A set of undated commendatory verses praising the Canterbury Tales in the auntient manner: "Certes, gode Geffray, eche shall con thie song, | And leve eche song he conneth be thie best." Archaisms aside, the mode is that of periodical verse contemporary with Sayers, a Norwich poet who seems not to left commendatory verses addressed verses to any of his own contemporaries. The poem is followed by a brief glossary: "Forsyth, for since — lefe, dear — galiard, gay — gle, melody — leys, lays — stalwart, bold — gisarme, a kind of halbert — corven, carved — ronn nat, cease not — gergon, prating — leve, believe." In his later years Sayers was much given to the study of antiquities, and particularly church architecture.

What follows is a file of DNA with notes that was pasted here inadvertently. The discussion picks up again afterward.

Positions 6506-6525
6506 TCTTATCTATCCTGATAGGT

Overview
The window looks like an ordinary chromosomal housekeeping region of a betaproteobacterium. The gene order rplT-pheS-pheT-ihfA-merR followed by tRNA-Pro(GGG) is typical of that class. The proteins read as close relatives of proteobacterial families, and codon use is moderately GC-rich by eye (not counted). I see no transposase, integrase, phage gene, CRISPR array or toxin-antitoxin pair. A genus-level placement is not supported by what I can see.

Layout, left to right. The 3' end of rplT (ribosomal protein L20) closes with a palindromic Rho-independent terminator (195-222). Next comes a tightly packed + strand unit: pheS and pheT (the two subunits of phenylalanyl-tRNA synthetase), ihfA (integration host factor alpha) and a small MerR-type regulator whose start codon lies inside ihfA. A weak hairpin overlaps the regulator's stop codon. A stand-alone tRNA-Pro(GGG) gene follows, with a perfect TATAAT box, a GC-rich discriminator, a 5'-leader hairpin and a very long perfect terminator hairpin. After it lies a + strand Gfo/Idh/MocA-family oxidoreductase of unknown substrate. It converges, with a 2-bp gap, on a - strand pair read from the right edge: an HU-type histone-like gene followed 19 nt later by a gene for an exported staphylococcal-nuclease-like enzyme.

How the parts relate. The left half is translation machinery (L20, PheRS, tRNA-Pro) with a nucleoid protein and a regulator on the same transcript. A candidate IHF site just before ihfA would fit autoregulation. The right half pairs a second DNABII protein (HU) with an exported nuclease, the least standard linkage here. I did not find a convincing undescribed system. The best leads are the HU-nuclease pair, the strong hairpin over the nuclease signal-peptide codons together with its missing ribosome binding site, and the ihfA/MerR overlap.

Forsyth thowe beest the fyrst gode harpour wight
That sang full swotilie in lefe Englonde,
This galiard gle me doth to grete delite,
And in low curtesie I kiss this hond;
Now thie queint leys of stalwart knightes do tell,
Of gisarmes split, and haubergeons riven,
And now of monkes ystall'd in corven cell,
And now of wincing wives to daliaunce givin;
Ronn nat to glittern in the gergon throng,
But swell thie renomie at my behest,
Certes, gode Geffray, eche shall con thie song,
And leve eche song he conneth be thie best.